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As Eid al-Fitr approached, Amani Abu Awda’s four children began asking her for new clothes and toys, festive items that Muslims typically buy to celebrate the holiday that marks the end of the holy month of Ramadan.

But the mother of four from northern Gaza is now displaced with her family in a tent in the southern city of Rafah, far from any sense of festivity and the home that once hosted large family gatherings.

“Oh God, I couldn’t get them anything because of the high prices,” he said on Saturday, days before most Muslims around the world celebrated Eid al-Fitr. “I had to go look for used clothes. On normal days, we would never buy those things. But I couldn’t even find used clothes.”

Eid al-Fitr, the three-day celebration beginning Wednesday that marks the end of the holy month of Ramadan, used to be a joyous time in Gaza. But with famine threatening Gaza amid Israel’s continuing military offensive, Palestinians say there is little to celebrate.

Ms. Abu Awda’s family managed to take some clothes with them when they fled their home in Jabaliya two months ago. But at one checkpoint, Israeli soldiers forced them to drop everything they were carrying as they walked along a dangerous road where some Palestinians had disappeared in detention and others were killed in Israeli airstrikes, she said.

“What kind of Eid is this?” Ms. Abu Awda said, adding: “We have lost a lot. We have lost family and loved ones. We have lost our homes and we have lost security. The feeling of death is with us at every moment and the smell of death is everywhere.”

More than anything, Abu Awda said, they want a ceasefire for Eid.

Hospital staff provide aid to an injured Palestinian at the Al-Aqsa Martyrs Hospital in Deir al-Balah, central Gaza, on Tuesday.Credit…Agence France-Presse — Getty Images

Just as Ramadan, a month of one-day fasts and religious observance, was marked by bittersweet memories of how it used to be observed before Israel’s war in Gaza, Eid will also be characterized by wistful comparisons about how different things were ago. just one year.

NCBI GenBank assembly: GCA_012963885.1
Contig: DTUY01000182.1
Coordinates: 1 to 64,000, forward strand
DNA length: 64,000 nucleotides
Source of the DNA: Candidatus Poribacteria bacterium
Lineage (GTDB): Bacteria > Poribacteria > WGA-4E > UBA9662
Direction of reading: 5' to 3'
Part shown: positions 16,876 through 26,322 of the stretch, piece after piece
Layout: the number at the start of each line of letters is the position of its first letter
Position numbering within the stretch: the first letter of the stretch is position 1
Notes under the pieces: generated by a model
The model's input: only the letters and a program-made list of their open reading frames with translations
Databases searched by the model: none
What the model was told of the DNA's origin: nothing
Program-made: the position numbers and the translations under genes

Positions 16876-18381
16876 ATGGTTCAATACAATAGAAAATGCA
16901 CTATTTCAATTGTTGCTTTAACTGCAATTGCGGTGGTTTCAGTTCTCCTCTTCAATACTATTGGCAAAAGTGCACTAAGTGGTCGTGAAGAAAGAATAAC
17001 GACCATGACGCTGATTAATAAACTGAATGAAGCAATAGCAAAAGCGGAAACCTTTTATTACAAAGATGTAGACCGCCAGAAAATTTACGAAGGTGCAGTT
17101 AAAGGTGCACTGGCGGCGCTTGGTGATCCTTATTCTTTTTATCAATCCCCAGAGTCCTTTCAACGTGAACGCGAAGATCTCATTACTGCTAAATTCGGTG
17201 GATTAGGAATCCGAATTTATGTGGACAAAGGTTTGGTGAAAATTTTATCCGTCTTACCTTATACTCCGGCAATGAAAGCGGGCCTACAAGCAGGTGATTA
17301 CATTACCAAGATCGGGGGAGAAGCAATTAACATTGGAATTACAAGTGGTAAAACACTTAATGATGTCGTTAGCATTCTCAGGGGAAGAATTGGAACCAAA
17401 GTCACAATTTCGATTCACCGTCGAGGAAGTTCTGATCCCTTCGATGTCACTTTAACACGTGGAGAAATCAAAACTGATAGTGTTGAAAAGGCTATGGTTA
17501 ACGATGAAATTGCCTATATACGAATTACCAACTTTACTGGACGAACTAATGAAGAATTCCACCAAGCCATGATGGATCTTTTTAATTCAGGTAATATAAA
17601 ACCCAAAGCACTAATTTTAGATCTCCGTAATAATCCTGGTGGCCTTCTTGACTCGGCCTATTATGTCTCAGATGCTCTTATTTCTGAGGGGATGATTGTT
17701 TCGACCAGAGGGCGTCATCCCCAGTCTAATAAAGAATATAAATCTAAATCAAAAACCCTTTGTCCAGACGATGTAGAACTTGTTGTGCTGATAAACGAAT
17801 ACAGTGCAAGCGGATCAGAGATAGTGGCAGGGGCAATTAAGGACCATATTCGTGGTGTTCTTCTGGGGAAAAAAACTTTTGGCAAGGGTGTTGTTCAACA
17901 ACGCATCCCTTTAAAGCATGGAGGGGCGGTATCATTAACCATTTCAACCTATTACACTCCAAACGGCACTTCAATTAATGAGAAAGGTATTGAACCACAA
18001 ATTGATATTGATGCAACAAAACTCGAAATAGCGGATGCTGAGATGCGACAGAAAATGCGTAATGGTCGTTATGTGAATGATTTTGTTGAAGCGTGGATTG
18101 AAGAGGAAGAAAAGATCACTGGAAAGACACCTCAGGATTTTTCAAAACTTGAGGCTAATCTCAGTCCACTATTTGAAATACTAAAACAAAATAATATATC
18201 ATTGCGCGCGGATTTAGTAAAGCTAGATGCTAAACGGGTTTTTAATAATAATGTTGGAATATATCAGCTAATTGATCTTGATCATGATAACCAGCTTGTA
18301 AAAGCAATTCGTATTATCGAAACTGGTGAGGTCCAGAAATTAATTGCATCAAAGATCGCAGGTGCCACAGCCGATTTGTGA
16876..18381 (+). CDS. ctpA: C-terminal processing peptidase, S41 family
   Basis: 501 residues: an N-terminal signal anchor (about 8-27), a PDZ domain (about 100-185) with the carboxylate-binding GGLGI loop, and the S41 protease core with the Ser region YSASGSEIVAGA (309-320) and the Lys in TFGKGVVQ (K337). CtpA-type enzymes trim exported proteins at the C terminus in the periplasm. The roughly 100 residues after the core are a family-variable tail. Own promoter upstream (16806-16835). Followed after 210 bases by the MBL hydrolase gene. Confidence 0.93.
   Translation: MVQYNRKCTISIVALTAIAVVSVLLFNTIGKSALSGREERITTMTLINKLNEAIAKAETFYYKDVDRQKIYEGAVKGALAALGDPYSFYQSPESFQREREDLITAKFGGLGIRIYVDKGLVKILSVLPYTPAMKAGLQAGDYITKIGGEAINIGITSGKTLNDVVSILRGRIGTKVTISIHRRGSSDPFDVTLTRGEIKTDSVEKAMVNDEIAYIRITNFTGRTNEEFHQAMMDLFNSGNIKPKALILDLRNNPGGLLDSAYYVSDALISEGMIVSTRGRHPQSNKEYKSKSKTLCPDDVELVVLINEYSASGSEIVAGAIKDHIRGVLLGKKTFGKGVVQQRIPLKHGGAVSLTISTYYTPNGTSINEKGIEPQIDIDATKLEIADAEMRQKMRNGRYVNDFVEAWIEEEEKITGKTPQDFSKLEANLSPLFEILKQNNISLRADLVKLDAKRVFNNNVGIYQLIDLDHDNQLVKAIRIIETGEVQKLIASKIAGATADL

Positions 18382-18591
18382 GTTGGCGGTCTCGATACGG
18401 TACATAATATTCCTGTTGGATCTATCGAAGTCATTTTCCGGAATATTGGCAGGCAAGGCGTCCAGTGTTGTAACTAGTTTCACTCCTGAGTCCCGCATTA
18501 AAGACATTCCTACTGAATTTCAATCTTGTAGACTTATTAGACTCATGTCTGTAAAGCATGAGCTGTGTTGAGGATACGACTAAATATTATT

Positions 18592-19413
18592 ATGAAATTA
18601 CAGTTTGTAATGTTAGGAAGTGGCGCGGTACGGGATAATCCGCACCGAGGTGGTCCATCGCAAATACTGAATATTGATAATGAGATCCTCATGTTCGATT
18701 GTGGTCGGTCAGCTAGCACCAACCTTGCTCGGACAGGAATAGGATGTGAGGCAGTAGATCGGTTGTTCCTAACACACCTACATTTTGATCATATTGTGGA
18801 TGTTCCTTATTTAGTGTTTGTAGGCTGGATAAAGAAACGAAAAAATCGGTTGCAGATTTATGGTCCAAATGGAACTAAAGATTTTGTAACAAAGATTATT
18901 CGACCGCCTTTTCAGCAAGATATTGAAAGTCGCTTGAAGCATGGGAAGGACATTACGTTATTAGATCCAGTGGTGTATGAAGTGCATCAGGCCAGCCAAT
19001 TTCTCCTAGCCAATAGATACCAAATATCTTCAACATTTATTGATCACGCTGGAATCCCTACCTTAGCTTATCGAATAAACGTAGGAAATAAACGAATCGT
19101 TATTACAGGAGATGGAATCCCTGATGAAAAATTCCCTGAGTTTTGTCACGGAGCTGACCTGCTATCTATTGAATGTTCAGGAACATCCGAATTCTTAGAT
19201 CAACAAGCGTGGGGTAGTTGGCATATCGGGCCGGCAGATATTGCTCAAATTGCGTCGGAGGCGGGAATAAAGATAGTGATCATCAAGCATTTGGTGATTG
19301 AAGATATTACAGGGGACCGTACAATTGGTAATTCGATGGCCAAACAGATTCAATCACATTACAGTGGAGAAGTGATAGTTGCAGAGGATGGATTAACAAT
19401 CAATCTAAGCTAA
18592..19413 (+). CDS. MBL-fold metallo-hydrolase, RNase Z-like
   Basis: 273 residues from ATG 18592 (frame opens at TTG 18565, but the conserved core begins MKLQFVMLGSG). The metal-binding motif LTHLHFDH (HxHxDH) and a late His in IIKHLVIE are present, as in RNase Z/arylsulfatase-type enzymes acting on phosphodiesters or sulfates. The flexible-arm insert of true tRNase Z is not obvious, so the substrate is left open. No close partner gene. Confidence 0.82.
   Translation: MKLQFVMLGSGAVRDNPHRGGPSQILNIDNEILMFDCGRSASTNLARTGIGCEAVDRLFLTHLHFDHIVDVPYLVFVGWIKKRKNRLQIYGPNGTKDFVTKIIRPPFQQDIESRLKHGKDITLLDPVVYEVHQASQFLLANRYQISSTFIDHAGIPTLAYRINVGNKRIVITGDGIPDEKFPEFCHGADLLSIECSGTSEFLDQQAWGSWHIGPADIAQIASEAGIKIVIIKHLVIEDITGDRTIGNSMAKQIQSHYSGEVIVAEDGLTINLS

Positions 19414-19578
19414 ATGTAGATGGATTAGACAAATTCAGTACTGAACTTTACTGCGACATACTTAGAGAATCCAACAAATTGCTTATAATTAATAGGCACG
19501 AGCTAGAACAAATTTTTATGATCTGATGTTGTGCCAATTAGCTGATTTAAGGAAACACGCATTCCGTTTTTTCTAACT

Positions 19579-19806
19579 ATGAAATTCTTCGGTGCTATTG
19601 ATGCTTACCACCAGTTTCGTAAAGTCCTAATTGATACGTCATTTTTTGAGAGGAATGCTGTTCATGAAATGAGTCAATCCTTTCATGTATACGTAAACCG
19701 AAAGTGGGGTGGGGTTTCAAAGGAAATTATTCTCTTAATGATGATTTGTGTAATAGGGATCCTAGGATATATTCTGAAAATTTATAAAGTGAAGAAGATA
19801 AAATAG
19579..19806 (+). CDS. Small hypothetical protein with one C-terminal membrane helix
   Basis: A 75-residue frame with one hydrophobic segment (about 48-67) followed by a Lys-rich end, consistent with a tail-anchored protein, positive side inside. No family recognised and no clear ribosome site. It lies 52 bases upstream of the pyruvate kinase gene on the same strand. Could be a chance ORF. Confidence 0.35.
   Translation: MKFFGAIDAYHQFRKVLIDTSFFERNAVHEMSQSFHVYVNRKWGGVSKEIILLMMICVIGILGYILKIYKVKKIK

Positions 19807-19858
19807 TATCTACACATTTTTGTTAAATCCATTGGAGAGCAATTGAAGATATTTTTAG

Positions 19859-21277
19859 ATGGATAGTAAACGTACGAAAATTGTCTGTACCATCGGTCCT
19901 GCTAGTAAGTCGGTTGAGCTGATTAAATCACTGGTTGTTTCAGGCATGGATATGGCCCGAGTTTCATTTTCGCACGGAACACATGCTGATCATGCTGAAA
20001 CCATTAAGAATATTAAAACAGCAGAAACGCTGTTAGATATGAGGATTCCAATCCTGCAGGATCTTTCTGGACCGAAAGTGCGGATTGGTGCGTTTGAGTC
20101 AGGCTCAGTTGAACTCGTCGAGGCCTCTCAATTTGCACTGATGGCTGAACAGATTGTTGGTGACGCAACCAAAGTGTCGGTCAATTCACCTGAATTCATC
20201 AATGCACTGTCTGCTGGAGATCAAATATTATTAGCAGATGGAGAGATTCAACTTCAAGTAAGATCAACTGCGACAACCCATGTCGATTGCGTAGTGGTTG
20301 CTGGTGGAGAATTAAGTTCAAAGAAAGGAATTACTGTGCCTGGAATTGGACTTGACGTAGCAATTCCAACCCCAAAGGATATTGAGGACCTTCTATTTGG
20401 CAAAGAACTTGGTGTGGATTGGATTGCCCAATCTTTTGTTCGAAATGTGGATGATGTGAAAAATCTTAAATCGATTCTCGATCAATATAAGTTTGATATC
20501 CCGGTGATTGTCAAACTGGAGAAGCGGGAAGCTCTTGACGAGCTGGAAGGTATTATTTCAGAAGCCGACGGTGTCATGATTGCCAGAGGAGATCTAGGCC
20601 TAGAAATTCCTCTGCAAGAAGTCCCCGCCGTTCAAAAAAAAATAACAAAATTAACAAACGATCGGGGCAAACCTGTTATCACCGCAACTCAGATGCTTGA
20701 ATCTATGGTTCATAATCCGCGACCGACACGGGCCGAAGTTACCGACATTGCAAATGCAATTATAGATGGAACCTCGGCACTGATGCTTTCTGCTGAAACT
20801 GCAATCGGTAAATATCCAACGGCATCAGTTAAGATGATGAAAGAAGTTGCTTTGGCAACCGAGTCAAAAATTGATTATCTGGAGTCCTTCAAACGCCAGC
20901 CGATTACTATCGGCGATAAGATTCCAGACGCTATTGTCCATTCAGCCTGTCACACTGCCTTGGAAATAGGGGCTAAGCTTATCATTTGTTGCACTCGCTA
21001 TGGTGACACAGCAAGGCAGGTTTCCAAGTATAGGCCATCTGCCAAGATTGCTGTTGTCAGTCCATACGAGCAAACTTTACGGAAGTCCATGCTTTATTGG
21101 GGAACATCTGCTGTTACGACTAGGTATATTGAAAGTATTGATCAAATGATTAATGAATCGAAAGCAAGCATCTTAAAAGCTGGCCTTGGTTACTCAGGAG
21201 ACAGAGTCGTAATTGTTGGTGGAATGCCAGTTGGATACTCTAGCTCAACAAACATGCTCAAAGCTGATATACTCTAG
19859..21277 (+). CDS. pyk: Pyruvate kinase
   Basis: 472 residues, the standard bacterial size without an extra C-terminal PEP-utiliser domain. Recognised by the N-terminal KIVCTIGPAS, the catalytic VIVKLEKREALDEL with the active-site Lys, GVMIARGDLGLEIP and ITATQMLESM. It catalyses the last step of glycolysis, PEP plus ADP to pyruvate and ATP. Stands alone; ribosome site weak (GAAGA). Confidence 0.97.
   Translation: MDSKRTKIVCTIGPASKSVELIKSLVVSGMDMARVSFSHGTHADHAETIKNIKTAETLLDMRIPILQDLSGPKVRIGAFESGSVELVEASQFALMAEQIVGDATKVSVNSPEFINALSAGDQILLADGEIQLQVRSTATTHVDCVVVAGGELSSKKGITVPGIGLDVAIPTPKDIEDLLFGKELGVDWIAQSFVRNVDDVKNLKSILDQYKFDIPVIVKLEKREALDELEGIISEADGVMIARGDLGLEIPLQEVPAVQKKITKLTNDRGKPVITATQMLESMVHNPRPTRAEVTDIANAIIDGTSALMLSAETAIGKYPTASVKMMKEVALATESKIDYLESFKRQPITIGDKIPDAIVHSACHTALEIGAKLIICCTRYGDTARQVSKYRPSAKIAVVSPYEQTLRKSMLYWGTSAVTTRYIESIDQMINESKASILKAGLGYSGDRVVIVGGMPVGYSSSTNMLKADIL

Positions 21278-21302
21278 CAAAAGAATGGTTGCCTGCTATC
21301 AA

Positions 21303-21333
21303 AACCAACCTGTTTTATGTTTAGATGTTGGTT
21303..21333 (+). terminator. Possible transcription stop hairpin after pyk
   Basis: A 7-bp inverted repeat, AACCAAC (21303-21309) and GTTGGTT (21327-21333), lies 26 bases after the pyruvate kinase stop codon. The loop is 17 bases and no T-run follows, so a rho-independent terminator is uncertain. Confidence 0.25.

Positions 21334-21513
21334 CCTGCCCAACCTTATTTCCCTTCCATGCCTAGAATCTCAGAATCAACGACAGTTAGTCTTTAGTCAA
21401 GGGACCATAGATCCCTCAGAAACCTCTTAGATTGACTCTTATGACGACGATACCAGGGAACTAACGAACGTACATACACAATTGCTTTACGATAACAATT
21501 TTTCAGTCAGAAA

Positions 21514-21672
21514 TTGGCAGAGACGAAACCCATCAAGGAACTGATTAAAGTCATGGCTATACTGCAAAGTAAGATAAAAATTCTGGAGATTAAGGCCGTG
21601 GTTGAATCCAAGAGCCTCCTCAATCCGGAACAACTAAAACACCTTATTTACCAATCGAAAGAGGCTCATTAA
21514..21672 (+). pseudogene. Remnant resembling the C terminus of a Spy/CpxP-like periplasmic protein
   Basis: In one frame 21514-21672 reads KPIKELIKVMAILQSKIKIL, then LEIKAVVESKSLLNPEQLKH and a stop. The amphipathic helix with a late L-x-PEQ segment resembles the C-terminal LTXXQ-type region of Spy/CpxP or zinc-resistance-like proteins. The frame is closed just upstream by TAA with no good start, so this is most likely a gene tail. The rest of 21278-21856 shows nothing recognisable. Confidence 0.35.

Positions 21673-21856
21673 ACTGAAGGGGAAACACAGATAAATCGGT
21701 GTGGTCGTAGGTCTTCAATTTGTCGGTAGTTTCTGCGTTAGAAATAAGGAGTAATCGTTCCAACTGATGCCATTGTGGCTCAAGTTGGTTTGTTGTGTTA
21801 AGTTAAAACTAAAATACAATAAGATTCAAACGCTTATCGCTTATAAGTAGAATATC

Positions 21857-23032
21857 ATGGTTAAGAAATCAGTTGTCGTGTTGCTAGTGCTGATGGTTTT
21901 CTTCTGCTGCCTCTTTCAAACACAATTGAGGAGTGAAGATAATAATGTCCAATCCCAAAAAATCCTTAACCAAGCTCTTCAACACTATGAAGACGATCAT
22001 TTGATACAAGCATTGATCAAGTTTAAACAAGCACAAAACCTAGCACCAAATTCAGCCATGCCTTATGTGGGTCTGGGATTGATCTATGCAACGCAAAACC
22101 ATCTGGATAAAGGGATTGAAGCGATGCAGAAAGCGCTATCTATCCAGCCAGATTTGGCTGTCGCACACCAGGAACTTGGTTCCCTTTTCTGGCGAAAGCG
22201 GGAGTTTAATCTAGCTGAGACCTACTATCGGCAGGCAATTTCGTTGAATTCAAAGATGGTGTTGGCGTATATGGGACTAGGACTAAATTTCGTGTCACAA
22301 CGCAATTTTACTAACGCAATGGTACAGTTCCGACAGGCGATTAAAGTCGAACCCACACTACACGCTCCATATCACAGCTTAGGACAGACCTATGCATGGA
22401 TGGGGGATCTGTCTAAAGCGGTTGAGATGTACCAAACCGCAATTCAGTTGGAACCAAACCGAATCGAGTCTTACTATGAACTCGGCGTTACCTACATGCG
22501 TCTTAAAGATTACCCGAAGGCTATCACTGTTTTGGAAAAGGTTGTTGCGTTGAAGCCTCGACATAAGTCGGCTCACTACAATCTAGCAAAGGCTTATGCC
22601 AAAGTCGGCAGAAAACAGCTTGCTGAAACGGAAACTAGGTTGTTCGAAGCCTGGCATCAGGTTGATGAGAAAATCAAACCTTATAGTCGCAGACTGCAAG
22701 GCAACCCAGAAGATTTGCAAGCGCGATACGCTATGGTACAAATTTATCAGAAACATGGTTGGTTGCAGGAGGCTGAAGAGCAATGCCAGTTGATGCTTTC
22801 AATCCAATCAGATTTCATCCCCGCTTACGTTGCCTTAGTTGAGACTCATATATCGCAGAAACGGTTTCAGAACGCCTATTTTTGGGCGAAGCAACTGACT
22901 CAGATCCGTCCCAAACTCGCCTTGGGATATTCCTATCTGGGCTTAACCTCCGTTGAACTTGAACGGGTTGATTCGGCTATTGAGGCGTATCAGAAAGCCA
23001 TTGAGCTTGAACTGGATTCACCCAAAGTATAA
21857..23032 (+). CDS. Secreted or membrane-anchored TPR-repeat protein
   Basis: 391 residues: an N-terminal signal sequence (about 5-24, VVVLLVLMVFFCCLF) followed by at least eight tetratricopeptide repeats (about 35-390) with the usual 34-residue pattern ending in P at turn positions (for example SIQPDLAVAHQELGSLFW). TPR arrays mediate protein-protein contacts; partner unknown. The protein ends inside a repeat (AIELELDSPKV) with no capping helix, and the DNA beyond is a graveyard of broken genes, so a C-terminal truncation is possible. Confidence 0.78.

Before the war, The shopping malls would be full of families buying new clothes for the holiday and sweets to offer to all the relatives who would come to visit in the days leading up to Eid.

Now almost all of those relatives are displaced, crammed into small houses with other people or in suffocating tents made of plastic sheets.

Many Muslims in the Middle East Visit the graves of your loved ones on Eid. But with so many deaths since the war began in October and with many of them buried in makeshift graves or still to be recovered from beneath the rubble, maintaining that tradition is now impossible for most.

Gaza Ministry of Health It says more than 33,000 people have been killed in Gaza during six months of Israeli bombing.

In Gaza City, some people have hung small lights or paper decorations in the streets. But it has done little to combat the overall gloomy sentiment, said Alina Al-Yazji, a 20-year-old university student.

“The streets, instead of smelling like cookies, mamoul, sumaqia, Fasekh and all those wonderful smells,” said Ms. Al-Yazji, naming some of the traditional sweet and savory dishes eaten during Eid, “instead “The streets smell of blood.” and slaughter and destruction.”

As he spoke, the sound of an Israeli fighter jet roared overhead.

Displaced Palestinians prepare traditional cakes ahead of Eid al-Fitr, in Rafah, southern Gaza, on Tuesday.Credit…Haitham Imad/EPA, via Shutterstock

Sitting in her tent in Rafah, Muna Daloob, 50, couldn’t help but remember past holidays, before her family fled their home in Gaza City.

She said she is not making Eid cookies or mamoul or phaseekh because she does not have cooking gas and all the ingredients, including flour and sugar, are either too expensive or in short supply.

She hoped she could at least find (and afford) the smallest gift to make her grandchildren smile: a lollipop.

For Mohammad Shehada, 22, like other Palestinian men, Eid comes with the expectation of giving monetary gifts, called eidiya.

In most Muslim cultures, adults give small eidiyas to children. But Palestinians give the money to both children and their adult relatives. Even before the war, some Palestinian men in Gaza struggled to be able to give eidiya as a result of a 17-year land, air and sea blockade imposed on Gaza by Israel and supported by Egypt. Now, in the midst of war, eidiya will be almost impossible for most people.

“The joy of children gathering around you when you give them an eidiya, we won’t be able to give it this year and we will feel ashamed,” he said.

Shehada hoped that some mosques, most of which have become shelters for Gaza’s many displaced people, would still hold Eid morning prayers. She hoped to eat phaseekh, a fermented fish dish, the simplest of Eid pleasures, she said.

“I have high hopes for Eid,” he said, “but first, let them put an end to this disgusting war.”

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